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Hook & Barrel
A Lifestyle Magazine for Modern Outdoorsmen

caleb lee hutchinson

Caleb Lee Hutchinson Is Not Afraid to Step Outside His Comfort Zone

Sometimes Caleb Lee Hutchinson places himself in some really good company, but only when he’s explaining how he wants to shift his music into cool new directions.  

“I want to honor country music and kind of push it forward in my own way,” Hutchinson says. “That’s what the people I’ve always loved most in country music have done—people like Waylon Jennings and Hank Williams Jr.” 

But even ol’ Waylon and the younger Hank never had quite what it takes to offer up the playful, slinky “Silverado,” which kicks off Southern Galactic with what sounds suspiciously like a nod to disco, or at least the Rolling Stones’ version of it. The arresting lead-off track is his tongue-in-cheek take on a top modern country trope, a song about a truck.

“I thought it was kinda funny to make a song with the most ‘pop country’ lyric, title, and theme and not sound at all like pop country,” Caleb says. 

While the funky groove of “Silverado” isn’t the only dance-worthy one on the album, most of the 11 other songs are more akin to the more traditional country that has more or less been Hutchinson’s bread and butter since he was just a boy in Georgia. For those who recall him as the handsome, clean-cut kid with the fully grown voice who almost won American Idol a few years back, his newer sounds (as well as his scruffier appearance) may provoke at least a mild case of shock.


A Change Of Sonic Scenery 

You can credit much of the album’s adventurous genre-bending spirit and its offbeat instrumentation (including keyboard synthesizers) to outsider producer and sometimes co-writer Titanic Sinclair (real name: Corey Mixter), who is perhaps better versed in rock, pop and electronica. Their collaboration started on a whim, really, after Hutchinson reached out via Instagram, and the two hit it off for real during a couple of subsequent Zoom conversations. Hutchinson gratefully accepted an invitation to fly out from Nashville to Sinclair’s home studio near San Antonio, Texas, and they made the album in about a week.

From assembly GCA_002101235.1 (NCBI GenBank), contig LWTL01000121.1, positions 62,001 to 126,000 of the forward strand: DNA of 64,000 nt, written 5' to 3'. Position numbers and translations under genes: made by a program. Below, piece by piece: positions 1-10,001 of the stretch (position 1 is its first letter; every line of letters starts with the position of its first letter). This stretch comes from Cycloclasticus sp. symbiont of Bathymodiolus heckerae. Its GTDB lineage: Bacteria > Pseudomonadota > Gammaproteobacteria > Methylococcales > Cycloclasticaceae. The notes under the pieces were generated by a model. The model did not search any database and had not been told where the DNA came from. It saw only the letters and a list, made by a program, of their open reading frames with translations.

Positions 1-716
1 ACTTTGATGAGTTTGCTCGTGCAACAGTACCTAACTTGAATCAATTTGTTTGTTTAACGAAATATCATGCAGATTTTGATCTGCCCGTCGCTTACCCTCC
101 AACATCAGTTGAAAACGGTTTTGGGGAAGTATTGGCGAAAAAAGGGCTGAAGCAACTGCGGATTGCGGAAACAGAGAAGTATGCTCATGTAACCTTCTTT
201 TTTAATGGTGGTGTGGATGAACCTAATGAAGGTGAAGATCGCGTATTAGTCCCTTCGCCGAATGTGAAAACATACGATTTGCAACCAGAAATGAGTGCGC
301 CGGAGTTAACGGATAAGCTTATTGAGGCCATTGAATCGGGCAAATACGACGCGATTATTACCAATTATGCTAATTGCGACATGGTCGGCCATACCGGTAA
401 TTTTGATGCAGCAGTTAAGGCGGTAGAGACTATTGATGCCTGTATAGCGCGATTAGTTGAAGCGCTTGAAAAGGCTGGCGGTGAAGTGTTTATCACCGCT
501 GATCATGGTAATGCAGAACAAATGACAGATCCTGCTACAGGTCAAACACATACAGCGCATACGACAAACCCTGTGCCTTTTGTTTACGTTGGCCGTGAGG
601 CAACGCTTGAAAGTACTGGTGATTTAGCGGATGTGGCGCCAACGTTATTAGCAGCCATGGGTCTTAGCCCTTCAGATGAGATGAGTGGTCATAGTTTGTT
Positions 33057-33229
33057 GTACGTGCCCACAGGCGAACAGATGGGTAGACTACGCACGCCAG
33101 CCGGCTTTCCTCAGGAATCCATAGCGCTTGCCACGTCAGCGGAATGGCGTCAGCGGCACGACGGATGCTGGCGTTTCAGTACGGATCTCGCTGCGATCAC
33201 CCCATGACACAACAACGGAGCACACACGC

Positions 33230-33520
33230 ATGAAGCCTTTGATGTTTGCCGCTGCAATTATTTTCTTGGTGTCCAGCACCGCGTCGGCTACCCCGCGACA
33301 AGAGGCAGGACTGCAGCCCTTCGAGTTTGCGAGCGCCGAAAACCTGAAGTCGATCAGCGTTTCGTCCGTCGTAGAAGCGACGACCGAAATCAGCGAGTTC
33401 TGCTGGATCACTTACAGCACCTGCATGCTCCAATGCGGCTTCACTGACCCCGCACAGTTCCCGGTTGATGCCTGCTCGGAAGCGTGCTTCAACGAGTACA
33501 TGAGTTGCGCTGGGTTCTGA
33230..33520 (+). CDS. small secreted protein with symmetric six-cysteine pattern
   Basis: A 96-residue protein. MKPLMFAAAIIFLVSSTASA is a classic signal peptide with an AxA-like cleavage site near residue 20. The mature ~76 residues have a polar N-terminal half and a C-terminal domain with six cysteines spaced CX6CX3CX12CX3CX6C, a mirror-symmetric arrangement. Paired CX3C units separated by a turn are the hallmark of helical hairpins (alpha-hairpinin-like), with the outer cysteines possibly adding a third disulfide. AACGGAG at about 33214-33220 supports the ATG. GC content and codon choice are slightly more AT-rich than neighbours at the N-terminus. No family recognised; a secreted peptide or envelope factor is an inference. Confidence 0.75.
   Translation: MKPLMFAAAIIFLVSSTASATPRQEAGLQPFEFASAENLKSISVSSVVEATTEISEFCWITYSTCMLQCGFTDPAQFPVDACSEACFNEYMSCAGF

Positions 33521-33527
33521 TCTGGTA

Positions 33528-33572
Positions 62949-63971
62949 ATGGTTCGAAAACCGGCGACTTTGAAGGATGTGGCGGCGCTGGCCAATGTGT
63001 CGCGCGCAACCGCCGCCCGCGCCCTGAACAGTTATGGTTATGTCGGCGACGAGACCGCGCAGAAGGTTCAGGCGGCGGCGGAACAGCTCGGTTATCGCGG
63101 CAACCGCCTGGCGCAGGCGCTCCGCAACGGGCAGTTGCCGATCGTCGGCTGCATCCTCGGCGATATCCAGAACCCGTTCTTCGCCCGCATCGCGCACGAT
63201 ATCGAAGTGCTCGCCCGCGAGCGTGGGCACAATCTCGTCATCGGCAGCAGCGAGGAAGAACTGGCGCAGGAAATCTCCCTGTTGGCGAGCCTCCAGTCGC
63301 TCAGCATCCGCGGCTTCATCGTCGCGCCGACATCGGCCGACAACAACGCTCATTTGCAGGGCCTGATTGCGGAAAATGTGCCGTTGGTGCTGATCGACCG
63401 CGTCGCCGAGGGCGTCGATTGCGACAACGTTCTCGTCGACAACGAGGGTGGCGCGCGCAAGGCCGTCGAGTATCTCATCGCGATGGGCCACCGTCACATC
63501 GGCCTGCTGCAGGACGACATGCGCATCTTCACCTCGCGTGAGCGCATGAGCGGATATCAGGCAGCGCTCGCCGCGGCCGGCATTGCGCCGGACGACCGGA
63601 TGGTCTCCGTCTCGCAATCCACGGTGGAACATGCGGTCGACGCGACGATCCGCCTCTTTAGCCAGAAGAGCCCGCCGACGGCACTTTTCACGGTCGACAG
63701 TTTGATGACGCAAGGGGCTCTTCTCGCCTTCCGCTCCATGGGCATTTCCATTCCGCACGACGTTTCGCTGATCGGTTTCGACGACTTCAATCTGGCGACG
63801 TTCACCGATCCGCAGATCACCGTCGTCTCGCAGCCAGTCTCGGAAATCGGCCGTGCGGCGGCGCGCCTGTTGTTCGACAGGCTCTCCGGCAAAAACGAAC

Hutchinson had worked with other talented and successful producers before, including Brent Cobb and Kristian Bush, but this time was different. He and Sinclair played all of the instruments and sang all the vocal parts themselves, freely exchanging ideas for lyrics and arrangements.  

“It was kind of a luxury because I was more involved in the process and felt so in control of everything that was played,” he says. 

  The sessions, and the songs that resulted from them, energized Hutchinson—maybe even giving him a new lease on life, or at least his career. He had been going through a dark period emotionally and was questioning whether he should continue to pursue his dream or to surrender it to some other, more stable, livelihood. He goes into detail about it in an episode of his Green Couch Podcast on YouTube, but his sad-face waltz “Quarter Life Crisis,” with Hutchinson’s typically frank lyrics, boils it down even more. The bottom line seems to be that nothing brings Hutchinson more joy than singing and playing guitar, but doing it for a living can be frustrating in a lot of ways.  

His Move To Nashville 

Still just 25, Hutchinson was fresh out of high school when his confident charm and bold baritone quickly made him a contender in the TV talent competition in 2018. He placed second and used the momentum to launch a solo career. Then things got confusing.  

For one thing, the pandemic came along and slowed him down at a critical juncture. More personally, he was having trouble adjusting to life on his own in Nashville. He had grown up in the small town of Dallas, Georgia, northwest of Atlanta, which was probably one-fiftieth the size of the intimidating country music metropolis.  

“I do so bad with cities,” Caleb Lee Hutchinson says. “I grew up hunting and fishing and spent most of my time outdoors. When I first moved to Nashville, I lived in a high-rise downtown, and it made me depressed. I hated having to go down the elevator and through the parking garage just to leave home. It was always noisy, and there were no trees around except for those that were along the sidewalks. I kind of underestimated how big of a change that was.”  

Things are better these days, since he’s moved to a more suburban area where he can stretch out a bit. “We’ve got a trail with a bunch of woods and stuff, so I can go somewhere and be quiet,” he says. “That’s very important to me.” 

But nothing, he says, fulfills him as much as making music, something he’s done for half his life now. And nothing ever will.  

“I just think it’s one of the greatest gifts that God gave us,” he says, “and I can’t imagine finding anything else that brings such a sense of purpose for me.” 

Lee Brice – More Than a Memory
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